Tracking Fairtrade Cocoa
The Fairtrade Foundation was pleased to be able to take part in an item broadcast by BBC Watchdog on Wednesday, 10 October to explain the way we track cocoa from Fairtrade farmers.
The chocolate industry is currently not always able to keep Fairtrade cocoa and non-Fairtrade cocoa separate at every stage of production from the cocoa field to the final bar. Cocoa beans are delivered in bulk by farmers and routinely mixed during shipping and in the manufacturing process.
Rather than not engaging with the chocolate industry and losing Fairtrade sales opportunities for thousands of small farmers, Fairtrade has set up a system to ensure that chocolate manufacturers that want to use the FAIRTRADE Mark must buy the precise amount of cocoa they need from Fairtrade farmers that will be used in their final product. This system is often referred to as "mass balance".
So, if a chocolate bar uses 500 tonnes of cocoa, then they must purchase 500 tonnes of cocoa on Fairtrade terms, including the payment of an additional $200 Fairtrade Premium per tonne. This means that even if the beans are later mixed with non-Fairtrade beans - as often happens - Fairtrade cocoa farmers still get 100% of the benefits, and the better deal that the FAIRTRADE Mark stands for.
Research shows that this is what consumers care most about: that every Fairtrade chocolate bar they buy helps deliver a better deal to Fairtrade farmers and workers in the cocoa industry.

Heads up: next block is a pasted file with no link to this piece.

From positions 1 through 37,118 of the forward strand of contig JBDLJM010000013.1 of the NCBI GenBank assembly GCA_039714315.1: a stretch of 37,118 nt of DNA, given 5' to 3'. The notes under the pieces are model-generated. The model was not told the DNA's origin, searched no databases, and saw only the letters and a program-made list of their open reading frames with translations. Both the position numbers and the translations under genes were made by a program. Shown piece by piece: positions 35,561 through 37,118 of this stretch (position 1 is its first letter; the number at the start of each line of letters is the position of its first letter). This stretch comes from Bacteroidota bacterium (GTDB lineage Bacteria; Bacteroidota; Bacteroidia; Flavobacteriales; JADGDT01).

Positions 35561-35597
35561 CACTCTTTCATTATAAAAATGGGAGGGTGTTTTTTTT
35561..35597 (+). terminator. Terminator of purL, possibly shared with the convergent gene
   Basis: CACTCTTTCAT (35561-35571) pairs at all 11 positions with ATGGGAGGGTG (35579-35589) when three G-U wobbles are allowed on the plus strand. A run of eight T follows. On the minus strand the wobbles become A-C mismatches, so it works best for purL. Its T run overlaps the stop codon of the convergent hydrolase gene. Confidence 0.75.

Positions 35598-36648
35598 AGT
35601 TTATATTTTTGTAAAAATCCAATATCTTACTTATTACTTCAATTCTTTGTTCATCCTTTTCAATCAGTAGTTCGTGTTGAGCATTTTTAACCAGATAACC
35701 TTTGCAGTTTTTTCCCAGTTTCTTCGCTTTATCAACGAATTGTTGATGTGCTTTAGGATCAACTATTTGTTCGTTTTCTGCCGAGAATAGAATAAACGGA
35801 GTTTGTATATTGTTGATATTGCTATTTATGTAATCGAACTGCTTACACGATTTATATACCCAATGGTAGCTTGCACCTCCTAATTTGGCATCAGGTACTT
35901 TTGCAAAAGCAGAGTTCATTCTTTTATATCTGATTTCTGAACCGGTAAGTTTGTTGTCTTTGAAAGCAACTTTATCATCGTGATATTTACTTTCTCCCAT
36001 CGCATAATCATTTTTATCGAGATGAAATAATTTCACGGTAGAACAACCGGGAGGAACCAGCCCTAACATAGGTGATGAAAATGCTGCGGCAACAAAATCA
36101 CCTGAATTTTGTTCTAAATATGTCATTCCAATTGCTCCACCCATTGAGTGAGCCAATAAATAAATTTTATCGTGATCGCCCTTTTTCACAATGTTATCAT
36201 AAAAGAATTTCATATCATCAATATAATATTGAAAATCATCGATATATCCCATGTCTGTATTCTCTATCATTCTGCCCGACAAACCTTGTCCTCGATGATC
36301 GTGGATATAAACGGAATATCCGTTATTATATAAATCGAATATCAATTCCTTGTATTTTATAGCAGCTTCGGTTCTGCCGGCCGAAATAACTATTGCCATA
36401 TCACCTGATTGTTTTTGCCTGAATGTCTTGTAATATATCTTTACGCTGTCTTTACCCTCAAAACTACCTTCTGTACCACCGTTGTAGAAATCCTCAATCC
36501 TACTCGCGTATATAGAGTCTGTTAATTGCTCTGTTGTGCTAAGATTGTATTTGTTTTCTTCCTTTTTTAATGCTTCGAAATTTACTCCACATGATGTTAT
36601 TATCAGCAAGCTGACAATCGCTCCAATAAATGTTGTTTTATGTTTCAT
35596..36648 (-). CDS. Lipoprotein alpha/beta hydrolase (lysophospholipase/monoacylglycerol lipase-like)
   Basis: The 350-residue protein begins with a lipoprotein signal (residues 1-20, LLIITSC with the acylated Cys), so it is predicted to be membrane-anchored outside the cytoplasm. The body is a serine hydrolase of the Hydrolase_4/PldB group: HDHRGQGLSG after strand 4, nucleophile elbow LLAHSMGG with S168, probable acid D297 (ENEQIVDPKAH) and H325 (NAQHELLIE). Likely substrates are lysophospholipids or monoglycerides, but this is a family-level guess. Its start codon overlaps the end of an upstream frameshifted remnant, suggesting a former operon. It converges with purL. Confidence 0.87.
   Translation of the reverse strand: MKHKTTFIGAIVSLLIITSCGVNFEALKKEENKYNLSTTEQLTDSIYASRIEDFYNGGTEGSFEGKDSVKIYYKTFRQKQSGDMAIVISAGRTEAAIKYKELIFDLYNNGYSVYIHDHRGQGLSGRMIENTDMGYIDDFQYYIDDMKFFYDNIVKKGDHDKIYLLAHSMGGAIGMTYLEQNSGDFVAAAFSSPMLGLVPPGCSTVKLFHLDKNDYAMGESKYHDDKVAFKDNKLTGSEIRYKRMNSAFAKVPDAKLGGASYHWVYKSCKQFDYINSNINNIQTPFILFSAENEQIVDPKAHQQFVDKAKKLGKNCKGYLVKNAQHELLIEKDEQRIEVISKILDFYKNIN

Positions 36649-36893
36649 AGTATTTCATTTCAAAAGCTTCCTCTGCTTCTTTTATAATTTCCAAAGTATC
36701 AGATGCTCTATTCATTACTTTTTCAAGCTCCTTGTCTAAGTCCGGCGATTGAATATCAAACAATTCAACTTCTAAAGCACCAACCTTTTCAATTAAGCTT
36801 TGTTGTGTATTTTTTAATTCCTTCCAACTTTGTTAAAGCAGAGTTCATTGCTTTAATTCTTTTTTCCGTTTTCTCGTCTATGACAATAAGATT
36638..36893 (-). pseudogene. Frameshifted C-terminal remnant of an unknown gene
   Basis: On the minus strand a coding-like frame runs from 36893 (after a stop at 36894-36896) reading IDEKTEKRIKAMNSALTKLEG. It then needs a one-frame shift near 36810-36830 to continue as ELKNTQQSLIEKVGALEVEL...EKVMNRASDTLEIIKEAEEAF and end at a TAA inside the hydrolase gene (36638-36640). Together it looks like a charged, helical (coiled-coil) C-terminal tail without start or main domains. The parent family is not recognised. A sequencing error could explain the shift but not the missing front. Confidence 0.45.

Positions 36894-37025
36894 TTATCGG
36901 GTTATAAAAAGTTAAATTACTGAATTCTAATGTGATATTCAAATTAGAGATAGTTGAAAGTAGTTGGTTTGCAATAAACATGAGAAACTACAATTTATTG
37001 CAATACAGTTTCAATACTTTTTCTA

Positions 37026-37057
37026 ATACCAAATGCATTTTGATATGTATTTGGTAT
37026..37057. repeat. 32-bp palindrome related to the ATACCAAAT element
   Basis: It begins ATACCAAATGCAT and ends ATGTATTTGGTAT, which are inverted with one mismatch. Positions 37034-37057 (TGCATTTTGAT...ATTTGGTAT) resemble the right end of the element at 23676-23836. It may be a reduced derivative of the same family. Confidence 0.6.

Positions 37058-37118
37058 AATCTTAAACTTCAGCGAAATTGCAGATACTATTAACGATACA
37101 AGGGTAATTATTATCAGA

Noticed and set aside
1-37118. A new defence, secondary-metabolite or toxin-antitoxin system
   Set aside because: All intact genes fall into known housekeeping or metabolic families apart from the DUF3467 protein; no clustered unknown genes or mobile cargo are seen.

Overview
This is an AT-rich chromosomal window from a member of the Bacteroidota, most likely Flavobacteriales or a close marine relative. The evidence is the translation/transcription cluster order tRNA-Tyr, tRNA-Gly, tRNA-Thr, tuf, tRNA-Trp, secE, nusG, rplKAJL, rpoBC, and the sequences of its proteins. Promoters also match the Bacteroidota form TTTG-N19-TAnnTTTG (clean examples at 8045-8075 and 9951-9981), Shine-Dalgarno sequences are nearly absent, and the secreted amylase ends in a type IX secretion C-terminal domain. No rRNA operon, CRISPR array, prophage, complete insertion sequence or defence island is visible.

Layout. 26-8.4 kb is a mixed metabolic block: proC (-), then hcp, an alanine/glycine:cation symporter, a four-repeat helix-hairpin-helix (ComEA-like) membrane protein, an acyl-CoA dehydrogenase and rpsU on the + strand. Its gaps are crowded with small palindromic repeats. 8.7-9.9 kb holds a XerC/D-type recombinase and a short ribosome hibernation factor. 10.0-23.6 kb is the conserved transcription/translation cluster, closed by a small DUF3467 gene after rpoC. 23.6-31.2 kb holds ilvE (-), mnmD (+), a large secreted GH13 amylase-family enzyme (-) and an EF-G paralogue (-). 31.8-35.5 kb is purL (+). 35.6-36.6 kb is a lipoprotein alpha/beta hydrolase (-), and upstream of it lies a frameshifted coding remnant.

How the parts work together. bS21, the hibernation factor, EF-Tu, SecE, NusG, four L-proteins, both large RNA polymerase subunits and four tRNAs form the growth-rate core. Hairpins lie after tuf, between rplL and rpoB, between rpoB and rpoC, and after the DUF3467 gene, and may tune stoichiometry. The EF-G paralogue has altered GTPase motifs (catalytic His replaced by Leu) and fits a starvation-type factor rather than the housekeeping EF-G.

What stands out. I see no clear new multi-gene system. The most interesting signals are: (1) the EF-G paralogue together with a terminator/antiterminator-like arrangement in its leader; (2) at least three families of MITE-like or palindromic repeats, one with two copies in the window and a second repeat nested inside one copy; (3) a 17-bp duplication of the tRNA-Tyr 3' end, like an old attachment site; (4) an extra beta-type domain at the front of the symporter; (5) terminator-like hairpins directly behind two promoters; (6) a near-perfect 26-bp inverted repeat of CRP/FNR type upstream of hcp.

The Fairtrade Foundation’s mission is to support farmers and workers in the developing world to increase their share in global trade. Fairtrade’s stringent inspection and audit system is in place to ensure the amount of Fairtrade chocolate manufactured exactly matches the amount of Fairtrade cocoa purchased.
We have worked hard on our rules for messaging on packaging to reflect the new system, in line with trading standards and EU Directives.
We also work with chocolate manufacturers to increase their purchases on Fairtrade terms with this arrangement. Just four years ago, only 1% of all chocolate sold in the UK was Fairtrade, now it is 12%. That is making a huge difference to cocoa farmers in being able to tackle the problems and poverty they experience. But we need to go further. The more we demand Fairtrade chocolate, the more Fairtrade cocoa beans the companies will be encouraged to purchase, ensuring more benefits to farmers and more sales of Fairtrade cocoa.
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For more information please contact:
Head of Media Relations
020 7440 7686/07770 957 451